From the fantastic folks at RadioLab:
And a visual history too!
This animation does a great job of explaining the devious infection methods of retroviruses, such as HIV. It also demonstrates how a variety of antiretroviral drugs interfere with those processes.
Talk about tiny, Dot is only a third of an inch tall!
Using a Nokia N8 smartphone and a CellScope, the team behind the Wallace & Gromit films has made the world’s smallest stop-motion animation film.
They made it to help celebrate the invention of the CellScope, a tiny hand-held microscope invented by a scientist at the University of California-Berkeley. It allows doctors to view and record things like ear aches and sore throats. It is basically a 50x magnification lens on a cellphone camera. (You can read more about it here.)
The animators also used a 3D printer to make 50 different versions of Dot, because she is too small to bend like they would other stop-motion animation characters. The figurine’s tiny features stretched the limit of the printer — any smaller and it would be hard to make distinct limbs. Each version of Dot was hand-painted by artists looking through a microscope.
The technique is called gamete-targeted lentiviral transgenesis. This is a fancy way of saying that genes were inserted into the eggs of female cats before they were fertilized. In this case, the team inserted a rhesus monkey gene that is known to block cell infection. The gene specifically blocks infection by FIV, or feline immunodeficiency virus, a virus similar to the human virus that causes AIDS. In the process, the researchers also inserted a jellyfish gene for tracking purposes. The jellyfish gene makes the kittens born from these altered eggs glow green.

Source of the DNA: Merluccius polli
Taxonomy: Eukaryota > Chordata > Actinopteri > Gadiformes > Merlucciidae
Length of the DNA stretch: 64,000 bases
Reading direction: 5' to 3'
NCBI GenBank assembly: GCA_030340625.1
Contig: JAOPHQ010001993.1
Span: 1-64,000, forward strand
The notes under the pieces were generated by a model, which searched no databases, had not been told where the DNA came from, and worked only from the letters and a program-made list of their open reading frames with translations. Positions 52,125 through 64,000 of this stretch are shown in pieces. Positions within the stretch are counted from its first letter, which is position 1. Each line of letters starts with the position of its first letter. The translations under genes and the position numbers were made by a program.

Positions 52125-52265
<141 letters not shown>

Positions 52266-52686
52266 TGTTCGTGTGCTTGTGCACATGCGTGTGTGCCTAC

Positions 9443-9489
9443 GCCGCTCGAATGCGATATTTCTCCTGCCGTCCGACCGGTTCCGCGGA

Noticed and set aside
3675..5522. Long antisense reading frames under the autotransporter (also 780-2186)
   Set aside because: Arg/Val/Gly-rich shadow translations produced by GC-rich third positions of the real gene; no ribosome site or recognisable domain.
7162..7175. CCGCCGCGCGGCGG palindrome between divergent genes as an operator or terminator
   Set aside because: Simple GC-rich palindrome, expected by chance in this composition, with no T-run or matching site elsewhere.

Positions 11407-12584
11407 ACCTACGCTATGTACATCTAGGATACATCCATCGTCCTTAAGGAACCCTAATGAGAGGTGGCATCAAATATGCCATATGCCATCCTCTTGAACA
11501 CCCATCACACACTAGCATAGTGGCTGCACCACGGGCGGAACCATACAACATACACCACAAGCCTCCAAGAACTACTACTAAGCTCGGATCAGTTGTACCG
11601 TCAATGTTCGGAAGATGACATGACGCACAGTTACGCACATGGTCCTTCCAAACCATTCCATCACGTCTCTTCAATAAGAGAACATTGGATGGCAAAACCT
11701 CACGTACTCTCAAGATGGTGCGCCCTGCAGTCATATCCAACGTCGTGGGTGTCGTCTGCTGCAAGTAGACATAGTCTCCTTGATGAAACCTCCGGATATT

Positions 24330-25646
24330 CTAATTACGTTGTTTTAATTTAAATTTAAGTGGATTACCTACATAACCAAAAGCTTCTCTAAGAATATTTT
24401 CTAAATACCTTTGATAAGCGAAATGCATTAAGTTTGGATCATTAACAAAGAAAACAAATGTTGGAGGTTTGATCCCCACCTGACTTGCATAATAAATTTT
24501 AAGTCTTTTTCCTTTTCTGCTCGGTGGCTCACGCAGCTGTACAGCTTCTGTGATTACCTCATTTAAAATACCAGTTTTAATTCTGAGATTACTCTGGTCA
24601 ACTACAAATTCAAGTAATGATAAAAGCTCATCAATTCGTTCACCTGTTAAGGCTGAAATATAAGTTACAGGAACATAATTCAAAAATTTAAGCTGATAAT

This is the first time this sort of gene implant has succeeded in a carnivore.
A Life Both Wasted and Immortal
(Note: This book contains adults themes such as child abuse, incest, and venereal disease in a factual telling of a family’s history. These themes are neither detailed or glorified.)
I first heard about Rebecca Skloot’s book, The Immortal Life of Henrietta Lacks, in an episode of RadioLab, a science program that is broadcast on public radio stations, and is also available in podcast form. (If you’ve never heard RadioLab, I highly recommend it.)
Henrietta Lacks was a very poor, uneducated African American woman who lived in the south. She was raised in a family of tobacco farmers, and for much of her childhood lived in the same “home-house” that her family had lived in as slaves. She was, quite literally, born on the dirt floor of that home.
Although Henrietta Lacks died in 1951, she had what may have been the greatest influence on science of any woman who has lived. And, this happened without her knowledge or consent.